The Next ToP Model…or UgLY DuCkLInG?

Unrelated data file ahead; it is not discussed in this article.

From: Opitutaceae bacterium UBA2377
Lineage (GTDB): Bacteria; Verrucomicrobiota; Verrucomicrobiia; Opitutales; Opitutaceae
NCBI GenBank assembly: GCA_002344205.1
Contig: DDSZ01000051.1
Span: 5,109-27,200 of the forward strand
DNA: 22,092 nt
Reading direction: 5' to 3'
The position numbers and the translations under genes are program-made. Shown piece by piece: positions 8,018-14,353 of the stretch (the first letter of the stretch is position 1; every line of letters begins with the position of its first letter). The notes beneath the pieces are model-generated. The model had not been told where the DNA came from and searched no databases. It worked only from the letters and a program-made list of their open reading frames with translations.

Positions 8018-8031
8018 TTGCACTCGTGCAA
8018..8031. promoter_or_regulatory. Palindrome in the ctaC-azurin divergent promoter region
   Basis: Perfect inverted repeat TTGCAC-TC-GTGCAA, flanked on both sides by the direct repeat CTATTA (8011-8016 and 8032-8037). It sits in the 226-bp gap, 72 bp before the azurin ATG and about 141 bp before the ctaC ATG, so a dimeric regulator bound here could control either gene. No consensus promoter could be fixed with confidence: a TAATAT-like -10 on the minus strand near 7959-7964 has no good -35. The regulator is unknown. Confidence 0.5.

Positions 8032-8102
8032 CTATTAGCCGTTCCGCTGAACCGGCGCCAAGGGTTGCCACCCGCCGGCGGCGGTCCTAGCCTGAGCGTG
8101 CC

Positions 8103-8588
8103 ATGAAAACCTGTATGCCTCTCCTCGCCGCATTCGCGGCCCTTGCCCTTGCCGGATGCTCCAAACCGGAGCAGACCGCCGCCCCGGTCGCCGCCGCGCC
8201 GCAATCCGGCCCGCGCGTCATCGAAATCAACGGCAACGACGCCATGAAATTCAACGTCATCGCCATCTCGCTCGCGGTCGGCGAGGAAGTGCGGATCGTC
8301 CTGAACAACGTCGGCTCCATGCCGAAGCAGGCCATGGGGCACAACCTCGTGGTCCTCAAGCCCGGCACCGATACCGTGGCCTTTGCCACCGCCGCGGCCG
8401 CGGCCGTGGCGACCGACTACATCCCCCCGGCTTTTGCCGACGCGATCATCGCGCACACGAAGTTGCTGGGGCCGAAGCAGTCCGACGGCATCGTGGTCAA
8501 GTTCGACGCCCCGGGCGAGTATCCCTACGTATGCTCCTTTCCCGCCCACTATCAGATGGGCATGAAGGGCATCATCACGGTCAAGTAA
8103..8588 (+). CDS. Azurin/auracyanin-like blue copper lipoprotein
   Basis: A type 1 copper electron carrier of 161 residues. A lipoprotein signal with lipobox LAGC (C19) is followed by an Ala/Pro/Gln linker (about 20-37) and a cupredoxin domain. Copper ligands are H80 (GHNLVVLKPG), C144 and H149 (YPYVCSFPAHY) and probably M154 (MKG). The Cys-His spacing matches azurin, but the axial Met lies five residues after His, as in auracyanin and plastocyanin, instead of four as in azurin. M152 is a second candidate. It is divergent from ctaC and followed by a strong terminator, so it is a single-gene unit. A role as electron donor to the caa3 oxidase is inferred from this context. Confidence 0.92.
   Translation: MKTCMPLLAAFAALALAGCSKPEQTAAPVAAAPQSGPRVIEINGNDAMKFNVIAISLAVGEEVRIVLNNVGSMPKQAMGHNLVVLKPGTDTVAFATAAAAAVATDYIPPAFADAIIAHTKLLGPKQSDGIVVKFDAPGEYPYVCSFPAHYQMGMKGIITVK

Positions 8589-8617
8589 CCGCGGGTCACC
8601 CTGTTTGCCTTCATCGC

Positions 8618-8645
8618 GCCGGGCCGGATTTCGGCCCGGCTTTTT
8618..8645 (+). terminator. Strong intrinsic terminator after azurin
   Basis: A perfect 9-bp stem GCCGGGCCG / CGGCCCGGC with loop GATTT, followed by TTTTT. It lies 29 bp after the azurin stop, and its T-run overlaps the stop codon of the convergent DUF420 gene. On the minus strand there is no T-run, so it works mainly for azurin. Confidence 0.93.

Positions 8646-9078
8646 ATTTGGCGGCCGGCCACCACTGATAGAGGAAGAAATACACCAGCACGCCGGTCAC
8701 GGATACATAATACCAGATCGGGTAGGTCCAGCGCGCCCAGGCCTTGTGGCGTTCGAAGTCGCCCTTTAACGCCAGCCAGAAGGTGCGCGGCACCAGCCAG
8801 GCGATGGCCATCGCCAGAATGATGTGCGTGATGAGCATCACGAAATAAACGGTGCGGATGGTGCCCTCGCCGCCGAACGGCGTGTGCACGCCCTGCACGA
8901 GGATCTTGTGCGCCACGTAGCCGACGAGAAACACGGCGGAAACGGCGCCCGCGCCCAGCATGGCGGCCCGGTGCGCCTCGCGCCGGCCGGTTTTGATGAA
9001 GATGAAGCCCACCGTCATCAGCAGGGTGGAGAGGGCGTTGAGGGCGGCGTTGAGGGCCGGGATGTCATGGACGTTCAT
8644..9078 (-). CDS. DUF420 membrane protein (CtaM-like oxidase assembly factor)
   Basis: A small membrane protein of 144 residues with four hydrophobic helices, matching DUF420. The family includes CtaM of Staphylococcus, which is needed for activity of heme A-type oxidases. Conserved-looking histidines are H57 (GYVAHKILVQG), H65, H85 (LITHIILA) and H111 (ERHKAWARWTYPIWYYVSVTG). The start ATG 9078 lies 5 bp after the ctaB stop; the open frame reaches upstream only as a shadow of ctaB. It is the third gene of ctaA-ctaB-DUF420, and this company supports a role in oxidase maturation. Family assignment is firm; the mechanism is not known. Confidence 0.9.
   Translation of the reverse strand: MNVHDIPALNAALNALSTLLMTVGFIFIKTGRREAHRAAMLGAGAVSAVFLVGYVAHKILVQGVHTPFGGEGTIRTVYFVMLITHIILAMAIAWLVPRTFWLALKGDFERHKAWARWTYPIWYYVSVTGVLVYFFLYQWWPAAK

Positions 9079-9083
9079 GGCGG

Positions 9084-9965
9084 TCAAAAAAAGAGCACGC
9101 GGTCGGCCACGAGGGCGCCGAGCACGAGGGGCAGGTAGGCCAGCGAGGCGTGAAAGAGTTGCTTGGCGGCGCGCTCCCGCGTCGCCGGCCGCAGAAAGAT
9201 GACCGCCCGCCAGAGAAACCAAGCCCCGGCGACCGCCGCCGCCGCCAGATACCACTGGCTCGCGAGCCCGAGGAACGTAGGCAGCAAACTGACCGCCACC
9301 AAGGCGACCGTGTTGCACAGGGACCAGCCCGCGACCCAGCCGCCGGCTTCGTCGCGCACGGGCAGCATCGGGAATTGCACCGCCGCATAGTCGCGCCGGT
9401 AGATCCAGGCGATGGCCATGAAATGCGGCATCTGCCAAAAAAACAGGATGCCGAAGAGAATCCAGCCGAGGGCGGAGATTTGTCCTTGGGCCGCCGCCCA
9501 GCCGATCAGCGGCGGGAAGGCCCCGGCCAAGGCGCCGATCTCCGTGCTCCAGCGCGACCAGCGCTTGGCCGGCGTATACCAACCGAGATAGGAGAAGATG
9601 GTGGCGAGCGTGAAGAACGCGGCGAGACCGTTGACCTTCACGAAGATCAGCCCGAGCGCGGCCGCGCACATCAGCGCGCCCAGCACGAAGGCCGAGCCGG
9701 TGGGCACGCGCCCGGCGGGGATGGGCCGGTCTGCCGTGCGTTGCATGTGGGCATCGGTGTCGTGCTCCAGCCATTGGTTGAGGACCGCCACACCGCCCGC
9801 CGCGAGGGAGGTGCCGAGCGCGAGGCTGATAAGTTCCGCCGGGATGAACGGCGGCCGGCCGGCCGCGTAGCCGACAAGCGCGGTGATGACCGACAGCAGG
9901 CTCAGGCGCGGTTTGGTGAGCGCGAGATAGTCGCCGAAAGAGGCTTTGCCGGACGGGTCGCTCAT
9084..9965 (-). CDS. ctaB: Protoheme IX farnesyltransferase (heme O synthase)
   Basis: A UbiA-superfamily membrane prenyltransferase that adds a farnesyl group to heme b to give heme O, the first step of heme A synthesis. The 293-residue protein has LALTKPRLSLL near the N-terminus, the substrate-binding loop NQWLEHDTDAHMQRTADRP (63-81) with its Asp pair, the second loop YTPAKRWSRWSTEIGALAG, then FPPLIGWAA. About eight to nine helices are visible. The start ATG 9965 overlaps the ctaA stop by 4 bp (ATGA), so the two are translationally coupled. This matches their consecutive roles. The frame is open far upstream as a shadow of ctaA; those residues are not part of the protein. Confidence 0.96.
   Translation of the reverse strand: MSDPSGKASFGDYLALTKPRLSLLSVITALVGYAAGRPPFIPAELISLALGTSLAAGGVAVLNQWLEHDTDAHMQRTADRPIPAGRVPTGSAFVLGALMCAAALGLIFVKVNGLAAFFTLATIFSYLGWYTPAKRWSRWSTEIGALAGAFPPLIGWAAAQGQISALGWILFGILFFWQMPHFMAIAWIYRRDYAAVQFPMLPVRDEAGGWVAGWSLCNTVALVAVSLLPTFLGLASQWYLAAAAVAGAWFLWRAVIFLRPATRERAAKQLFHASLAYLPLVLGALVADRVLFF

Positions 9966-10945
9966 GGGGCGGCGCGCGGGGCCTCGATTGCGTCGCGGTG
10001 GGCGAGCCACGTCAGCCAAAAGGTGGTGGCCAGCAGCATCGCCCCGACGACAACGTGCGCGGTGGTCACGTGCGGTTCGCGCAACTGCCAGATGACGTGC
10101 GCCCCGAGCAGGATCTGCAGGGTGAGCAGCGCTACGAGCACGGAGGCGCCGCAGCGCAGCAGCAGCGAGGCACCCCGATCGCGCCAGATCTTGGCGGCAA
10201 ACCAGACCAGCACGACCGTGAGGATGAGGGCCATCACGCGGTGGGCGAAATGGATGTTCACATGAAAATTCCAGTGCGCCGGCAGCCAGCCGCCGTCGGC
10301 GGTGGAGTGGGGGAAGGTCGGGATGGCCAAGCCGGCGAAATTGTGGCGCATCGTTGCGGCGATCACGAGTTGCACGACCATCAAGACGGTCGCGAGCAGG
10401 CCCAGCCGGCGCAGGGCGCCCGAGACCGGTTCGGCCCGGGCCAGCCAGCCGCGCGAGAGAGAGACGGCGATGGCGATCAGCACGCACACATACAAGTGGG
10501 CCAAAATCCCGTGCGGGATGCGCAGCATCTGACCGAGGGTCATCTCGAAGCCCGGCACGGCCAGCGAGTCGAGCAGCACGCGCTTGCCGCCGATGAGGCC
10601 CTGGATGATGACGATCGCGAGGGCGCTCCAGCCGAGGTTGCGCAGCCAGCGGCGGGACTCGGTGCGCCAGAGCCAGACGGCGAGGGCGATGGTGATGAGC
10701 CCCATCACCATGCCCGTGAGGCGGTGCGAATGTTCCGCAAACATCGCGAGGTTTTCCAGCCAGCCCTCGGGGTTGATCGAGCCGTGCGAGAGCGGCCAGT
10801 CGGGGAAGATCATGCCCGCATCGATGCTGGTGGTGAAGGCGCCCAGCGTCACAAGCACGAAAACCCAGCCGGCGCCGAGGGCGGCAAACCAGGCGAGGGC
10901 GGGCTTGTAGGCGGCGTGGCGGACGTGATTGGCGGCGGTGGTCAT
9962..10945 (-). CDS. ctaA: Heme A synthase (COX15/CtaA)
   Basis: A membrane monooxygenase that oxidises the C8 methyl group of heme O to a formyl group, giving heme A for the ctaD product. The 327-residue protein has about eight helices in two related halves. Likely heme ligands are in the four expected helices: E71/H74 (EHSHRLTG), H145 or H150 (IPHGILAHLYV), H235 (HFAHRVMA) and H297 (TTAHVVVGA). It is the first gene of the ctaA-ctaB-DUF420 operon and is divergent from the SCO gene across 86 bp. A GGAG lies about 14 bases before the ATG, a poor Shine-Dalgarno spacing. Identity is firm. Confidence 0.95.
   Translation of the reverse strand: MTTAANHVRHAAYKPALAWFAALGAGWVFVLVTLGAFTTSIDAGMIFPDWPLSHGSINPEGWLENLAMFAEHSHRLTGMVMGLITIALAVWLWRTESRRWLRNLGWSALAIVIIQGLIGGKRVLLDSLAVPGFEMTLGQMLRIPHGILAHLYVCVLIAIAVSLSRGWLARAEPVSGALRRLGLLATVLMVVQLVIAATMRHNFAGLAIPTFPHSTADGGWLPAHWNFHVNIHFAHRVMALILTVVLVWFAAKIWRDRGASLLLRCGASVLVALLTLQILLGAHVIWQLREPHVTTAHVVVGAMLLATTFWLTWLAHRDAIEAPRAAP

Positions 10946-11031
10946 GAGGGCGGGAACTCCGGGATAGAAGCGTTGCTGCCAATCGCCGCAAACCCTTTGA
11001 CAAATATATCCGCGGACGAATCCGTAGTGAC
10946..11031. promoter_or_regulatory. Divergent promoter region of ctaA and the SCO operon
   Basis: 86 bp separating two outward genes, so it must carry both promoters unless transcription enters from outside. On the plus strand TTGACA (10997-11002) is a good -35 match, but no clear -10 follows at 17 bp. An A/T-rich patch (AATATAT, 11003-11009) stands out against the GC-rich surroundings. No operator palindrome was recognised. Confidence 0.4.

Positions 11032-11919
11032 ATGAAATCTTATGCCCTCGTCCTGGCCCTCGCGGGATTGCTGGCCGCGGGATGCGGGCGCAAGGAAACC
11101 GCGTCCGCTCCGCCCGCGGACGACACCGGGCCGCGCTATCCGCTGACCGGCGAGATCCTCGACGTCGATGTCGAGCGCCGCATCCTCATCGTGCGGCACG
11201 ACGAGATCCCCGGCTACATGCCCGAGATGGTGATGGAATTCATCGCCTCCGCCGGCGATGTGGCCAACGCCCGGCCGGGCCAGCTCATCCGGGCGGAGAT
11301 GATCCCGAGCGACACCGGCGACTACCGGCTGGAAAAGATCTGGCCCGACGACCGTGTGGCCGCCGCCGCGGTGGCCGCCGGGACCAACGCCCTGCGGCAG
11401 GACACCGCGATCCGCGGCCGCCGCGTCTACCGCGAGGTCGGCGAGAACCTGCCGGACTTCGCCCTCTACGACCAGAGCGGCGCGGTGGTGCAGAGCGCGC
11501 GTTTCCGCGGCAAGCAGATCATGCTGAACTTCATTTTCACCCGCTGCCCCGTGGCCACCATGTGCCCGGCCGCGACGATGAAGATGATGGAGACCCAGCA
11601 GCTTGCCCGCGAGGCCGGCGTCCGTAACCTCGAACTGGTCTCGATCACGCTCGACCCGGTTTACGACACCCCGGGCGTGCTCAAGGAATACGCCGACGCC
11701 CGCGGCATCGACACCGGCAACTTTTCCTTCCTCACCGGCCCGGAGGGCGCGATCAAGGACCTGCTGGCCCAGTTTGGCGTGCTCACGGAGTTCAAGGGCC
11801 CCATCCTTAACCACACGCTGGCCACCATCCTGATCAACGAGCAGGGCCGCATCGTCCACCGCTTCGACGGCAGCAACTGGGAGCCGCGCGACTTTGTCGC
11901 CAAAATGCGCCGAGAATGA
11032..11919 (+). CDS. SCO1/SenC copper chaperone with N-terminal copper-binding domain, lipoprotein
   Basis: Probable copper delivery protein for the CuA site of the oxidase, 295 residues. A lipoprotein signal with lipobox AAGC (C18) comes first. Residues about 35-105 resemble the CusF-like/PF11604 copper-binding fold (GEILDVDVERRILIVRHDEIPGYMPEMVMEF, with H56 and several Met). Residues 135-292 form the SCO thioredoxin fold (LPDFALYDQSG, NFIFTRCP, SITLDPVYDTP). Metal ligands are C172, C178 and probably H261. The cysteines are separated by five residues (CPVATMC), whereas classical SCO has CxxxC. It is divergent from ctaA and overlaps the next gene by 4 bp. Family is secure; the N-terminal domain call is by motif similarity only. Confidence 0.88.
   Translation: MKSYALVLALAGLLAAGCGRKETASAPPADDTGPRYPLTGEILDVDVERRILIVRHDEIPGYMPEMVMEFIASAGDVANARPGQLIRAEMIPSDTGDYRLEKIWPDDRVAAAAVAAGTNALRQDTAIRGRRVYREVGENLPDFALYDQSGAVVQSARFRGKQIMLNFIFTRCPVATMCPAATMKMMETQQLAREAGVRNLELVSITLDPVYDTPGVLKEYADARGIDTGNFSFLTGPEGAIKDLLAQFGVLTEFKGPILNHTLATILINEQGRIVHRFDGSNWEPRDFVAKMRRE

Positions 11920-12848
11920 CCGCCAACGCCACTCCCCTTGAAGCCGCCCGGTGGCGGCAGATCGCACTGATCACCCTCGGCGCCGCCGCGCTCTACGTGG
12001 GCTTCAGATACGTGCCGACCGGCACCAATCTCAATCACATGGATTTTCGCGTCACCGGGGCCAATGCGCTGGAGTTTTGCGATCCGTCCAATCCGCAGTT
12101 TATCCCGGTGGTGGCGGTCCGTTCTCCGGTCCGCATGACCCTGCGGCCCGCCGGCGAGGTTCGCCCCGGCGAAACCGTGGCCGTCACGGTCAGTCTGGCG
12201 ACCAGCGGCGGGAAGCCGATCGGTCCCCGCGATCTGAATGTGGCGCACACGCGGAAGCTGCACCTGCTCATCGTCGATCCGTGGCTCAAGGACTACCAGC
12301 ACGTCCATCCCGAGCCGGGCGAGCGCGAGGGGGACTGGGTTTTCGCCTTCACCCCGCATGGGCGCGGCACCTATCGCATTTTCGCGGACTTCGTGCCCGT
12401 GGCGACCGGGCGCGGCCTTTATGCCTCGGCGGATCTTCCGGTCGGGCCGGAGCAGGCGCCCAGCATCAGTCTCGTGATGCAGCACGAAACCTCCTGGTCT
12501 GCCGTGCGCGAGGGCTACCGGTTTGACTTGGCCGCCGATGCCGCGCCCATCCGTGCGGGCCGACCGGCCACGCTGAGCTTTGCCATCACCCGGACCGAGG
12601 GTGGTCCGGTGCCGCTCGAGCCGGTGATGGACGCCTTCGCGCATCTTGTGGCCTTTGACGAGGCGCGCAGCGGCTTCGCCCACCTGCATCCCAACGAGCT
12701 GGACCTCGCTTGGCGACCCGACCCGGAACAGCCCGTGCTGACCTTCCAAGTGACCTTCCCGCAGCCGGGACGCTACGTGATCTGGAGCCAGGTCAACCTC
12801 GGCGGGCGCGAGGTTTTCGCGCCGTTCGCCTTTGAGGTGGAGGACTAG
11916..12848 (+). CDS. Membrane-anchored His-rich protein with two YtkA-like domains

I must have had, as a little girl, the most overly-optimistic parents on the face of the earth. You know how all parents say their child is the most beautiful in the whole world? Well, with me…my silly parents (let me point out right here how wonderful my parents were when I was growing up. I just can’t stress enough how fantastic they were and how incredibly lucky my brother and I were..they were amazing parents, I don’t know what happened when my brother and I reached 18, but that’s for a separte blog post :-P) so anyhow….where were we? Oh yeah–so my silly parents actually believed I was that beautiful. Some may argue that I am…but many reading this blog, had they seen a picture of me, might think to themselves, “Holy mother of mary….that poor girl’s parents’ really believed her to be more than just average, mediocre, so-so, okay…”  My parents always told me that I was beautiful yet it was never something I thought about myself. I planned until I was age thirteen to be a Marine Biologist. I was very proud of that–every other girl friend of mine wanted to be a Nurse or a Teacher or an Actress or, sickeningly, a “Mommy” (I found that to be a horrible thought at a young age because to say I wanted to be a Mommy meant I was okay with and planned on actually having—-you know……the S…..E……X……word……and I definitely did NOT plan on that at any time in the near or distant or distant distant far away future. I never once as a child dreamed of one day having children.